alexa Calcium and the physiology of cataract.


Journal of Clinical & Experimental Ophthalmology

Author(s): Duncan G, Jacob TJ

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Abstract Calcium has long been known to play a role in cataract formation but techniques have only recently become available for investigating the physiological mechanisms. Previous studies showed that lens membrane permeability alters when the external calcium concentration falls below 1 mM, so it was interesting that values for human aqueous from cataract patients ranged from 0.45 to 2.0 mM. The mean value for the aqueous was one half that for the plasma. The calcium concentration in cataractous lenses ranged from 0.1 to 64 mM and lenses with a high calcium concentration also had a high sodium content. In lenses with near normal sodium content the highest calcium concentrations were associated with highly localized opacities, while nuclear cataracts had a low calcium content. The relationship between calcium and transparency was investigated in a rat lens system using ion-sensitive microelectrodes. The distribution of free calcium in the lens varied with age and was correlated with a change in the sensitivity of the lens to cold cataract and a change in lens birefringence. The highest free calcium levels were obtained from lenses incubated in 10 mM-calcium in the absence of glucose and these lenses showed most light scattering. Ion-sensitive microelectrode techniques applied to human lenses yielded calcium levels of 0.1 microM-2 mM. In lenses with dense, highly localized opacities the calcium distribution was not uniform and was highest in regions that scattered most light. The movement of calcium through individual membrane channels was investigated using patch clamp techniques. Three types of ionic channels have been identified in the lens. The smallest appears to be a calcium channel; the larger current fluctuations are associated with sodium and potassium movements. In organ culture studies of the bovine lens, a marked decrease in protein synthesis and net leakage of proteins was associated more strongly with an increase in calcium than with an increase in sodium. The stability of the lens protein gel thus seems to depend on maintaining a low internal level of calcium ions.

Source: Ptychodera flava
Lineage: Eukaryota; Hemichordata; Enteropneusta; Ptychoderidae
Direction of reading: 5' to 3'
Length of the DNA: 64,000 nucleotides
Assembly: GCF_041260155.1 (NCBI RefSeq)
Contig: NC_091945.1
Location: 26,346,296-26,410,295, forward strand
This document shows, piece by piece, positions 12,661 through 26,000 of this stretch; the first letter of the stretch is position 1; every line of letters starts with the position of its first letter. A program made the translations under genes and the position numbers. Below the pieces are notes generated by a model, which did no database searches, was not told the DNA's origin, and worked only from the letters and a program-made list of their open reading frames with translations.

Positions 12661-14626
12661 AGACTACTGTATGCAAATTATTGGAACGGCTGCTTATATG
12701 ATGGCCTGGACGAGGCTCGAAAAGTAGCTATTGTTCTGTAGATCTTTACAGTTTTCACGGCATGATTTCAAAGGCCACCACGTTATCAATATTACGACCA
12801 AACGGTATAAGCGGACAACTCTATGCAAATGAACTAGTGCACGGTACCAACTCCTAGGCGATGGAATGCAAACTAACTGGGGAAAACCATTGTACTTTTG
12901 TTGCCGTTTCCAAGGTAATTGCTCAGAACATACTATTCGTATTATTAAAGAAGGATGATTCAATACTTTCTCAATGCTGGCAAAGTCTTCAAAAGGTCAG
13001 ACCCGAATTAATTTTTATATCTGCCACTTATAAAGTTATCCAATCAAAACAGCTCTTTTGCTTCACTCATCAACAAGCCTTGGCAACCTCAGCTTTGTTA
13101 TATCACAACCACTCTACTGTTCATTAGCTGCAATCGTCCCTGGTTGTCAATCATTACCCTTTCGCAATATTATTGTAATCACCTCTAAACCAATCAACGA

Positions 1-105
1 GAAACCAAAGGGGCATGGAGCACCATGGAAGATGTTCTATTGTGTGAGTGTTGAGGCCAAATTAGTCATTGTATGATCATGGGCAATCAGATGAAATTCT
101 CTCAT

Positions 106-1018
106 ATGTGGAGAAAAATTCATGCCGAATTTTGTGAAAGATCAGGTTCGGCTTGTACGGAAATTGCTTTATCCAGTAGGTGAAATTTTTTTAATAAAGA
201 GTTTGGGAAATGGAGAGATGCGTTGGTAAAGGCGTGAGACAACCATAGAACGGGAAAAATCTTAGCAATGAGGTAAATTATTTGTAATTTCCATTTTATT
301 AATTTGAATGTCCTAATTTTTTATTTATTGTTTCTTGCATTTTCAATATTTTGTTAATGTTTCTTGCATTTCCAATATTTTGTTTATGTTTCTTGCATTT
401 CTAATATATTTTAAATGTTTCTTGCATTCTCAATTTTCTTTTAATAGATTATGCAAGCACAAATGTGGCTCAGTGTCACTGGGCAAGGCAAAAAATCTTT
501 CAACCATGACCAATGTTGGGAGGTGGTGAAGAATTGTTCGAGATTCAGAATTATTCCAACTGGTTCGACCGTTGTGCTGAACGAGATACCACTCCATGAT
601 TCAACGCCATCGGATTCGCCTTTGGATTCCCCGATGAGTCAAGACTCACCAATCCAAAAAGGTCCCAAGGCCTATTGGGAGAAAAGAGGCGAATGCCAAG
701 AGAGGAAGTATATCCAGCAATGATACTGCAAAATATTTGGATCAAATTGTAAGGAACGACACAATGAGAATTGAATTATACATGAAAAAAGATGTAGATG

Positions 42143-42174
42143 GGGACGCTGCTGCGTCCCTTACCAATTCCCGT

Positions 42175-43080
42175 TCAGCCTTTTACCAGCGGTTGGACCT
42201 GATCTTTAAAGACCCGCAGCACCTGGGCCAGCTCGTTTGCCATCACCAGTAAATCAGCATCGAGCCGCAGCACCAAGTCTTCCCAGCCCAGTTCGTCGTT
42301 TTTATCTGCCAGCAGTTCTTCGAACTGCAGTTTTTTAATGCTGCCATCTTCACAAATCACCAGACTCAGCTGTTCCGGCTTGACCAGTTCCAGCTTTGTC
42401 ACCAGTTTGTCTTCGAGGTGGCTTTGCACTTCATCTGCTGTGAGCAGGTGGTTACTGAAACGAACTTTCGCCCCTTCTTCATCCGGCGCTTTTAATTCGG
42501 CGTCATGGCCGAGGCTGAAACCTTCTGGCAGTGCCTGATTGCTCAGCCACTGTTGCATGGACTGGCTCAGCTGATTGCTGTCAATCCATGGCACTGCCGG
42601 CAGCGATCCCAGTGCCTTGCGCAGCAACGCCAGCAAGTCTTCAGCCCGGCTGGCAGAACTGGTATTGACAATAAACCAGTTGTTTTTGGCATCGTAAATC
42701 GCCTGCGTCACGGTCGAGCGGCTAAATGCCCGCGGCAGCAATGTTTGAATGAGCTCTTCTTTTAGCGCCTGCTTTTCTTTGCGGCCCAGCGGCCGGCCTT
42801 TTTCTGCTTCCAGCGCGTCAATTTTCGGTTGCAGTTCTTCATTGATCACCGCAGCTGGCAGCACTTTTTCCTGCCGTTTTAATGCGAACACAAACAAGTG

This article was published in Ciba Found Symp and referenced in Journal of Clinical & Experimental Ophthalmology

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